The NEWater Plant Visit

This is a monthly post on 'Educational Places'. Every 4th week of the month I will post on local educational places we have brought AJ to.

Jan - The Coins & Notes Museum


During school holidays, together with some friends, we went to visit the NEWater plant with the hope to instill the 'water is precious' mindset into the little minds. There are free guided tours Tuesdays to Sundays, you may book your trip here.

The children, together with other visitors, were briefed how Singapore collects its water via a large multimedia wall. 

Singapore has 4 sources of water, namely, local catchment, imported water, NEWater & desalinated water.




The children learned that Singapore has 17 reservoirs (I didn't know there are so many too) to store rainwater.  With the opening of Marina, Punggol & Serangoon reservoirs, Singapore's water catchment area has increased from half to two-thirds of the island since 2011.

The NEWater supply plans to make up 50% of Singapore's water supply by 2060 (but I think that the recent recommended population hike to 6.9 million was not in the equation yet). & the desalinated water to contribute up to 30% of our water supplies.  Certainly, this is to ensure we will be water self-sufficiency & will not have to rely on imported water when the contract with our neighbouring country expiries in 2061.

There is also an area where visitors can play some games before everyone adjourn to more serious stuff.




After some fun games, we were briefed on the NEWater.



The water for NEWater is collected via underground (20-50m) deep tunnel sewers.  They received used water from the exisiting sewerage systems via link sewers.

There are 4 NEWater plants in Singapore:
2010  Changi NEWater Plant
2007  Ulu Pandan NEWater Plant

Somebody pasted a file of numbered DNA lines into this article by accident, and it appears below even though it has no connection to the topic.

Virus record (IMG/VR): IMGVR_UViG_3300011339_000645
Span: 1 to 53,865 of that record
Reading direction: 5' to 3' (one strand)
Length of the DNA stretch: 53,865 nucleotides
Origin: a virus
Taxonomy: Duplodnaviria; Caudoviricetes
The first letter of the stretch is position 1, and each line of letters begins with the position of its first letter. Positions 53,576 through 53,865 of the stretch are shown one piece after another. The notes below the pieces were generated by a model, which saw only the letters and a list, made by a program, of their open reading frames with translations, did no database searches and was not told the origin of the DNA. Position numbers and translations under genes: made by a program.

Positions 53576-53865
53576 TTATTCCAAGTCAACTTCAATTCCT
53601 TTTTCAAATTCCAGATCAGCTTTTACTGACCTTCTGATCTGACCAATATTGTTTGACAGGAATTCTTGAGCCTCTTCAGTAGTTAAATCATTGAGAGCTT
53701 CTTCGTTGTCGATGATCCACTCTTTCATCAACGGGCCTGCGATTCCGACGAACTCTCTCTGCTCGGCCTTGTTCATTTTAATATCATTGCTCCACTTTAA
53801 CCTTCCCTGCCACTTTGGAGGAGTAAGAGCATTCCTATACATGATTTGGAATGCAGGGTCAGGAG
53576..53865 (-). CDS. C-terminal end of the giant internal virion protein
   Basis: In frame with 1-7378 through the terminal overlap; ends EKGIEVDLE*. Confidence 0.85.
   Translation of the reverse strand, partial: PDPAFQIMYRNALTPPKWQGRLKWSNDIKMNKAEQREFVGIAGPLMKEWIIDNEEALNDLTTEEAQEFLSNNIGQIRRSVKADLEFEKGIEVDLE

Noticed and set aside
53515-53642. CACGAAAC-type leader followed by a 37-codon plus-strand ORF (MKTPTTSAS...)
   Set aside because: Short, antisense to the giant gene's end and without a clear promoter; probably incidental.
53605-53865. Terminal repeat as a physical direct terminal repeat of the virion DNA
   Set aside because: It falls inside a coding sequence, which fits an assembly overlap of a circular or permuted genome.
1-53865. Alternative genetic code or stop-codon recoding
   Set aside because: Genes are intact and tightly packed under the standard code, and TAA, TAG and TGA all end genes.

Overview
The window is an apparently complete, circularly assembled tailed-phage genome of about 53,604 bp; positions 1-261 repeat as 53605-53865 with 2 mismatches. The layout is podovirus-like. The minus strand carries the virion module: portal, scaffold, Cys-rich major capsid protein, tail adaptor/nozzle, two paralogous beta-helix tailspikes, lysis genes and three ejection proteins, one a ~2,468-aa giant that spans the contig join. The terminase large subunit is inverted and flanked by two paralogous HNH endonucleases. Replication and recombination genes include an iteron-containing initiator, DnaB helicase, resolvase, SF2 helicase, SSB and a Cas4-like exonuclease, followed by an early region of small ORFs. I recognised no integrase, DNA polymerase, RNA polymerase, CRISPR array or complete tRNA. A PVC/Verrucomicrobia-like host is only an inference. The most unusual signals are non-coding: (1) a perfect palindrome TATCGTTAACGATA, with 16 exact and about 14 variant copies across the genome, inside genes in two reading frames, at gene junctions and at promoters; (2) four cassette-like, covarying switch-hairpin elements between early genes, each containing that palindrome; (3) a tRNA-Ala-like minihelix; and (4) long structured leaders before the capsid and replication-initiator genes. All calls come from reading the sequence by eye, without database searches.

2003  Kranji NEWater Plant
2003  Bedok NEWater Plant

Currently, most of the NEWater supply is for commercial use.  Only a small percentage is pumped into the reservoir.



We were told of the 3-step water purification process to produce NEWater


After the tour, I was a little concerned that these 7-8 years old children might find the tour too difficult to understand.  After all, they were not taught Science in schools yet, let alone filtration, reverse osmosis & disinfection.

However, I was surprised that AJ blurted out that the molecule of the water is smaller than those of germs & bacteria.  I asked how did he conclude that.  He answered, "Otherwise how could the water pass through the filters?"  Ah! Don't underestimate young minds!

When we got home, we tested the NEWater with our liquid pH tester (more accurate than litmus paper) because I know reverse osmosis process makes water acidic.  But the speaker told us that sodium hydroxide is added to all bottled NEWater to boost its pH to 6.5-8.5 which is the recommended pH for drinking water by World Health Organisation.  Much to my surprise, the NEWater turned out to be acidic (orange in colour means pH 4.5-5.5).  After this horrible findings, I concluded that NEWater is strictly meant for commercial use. I will not drink it, neither would I allow my family to drink it too.  :(

Acidic NEWater is not recommended for personal consumption

Nonetheless, I find the tour beneficial to older kids or children who are more mature.  The brief on scarcity of water was stressed which we hope that the younger generation will not take clean & abundant water supply for granted.  

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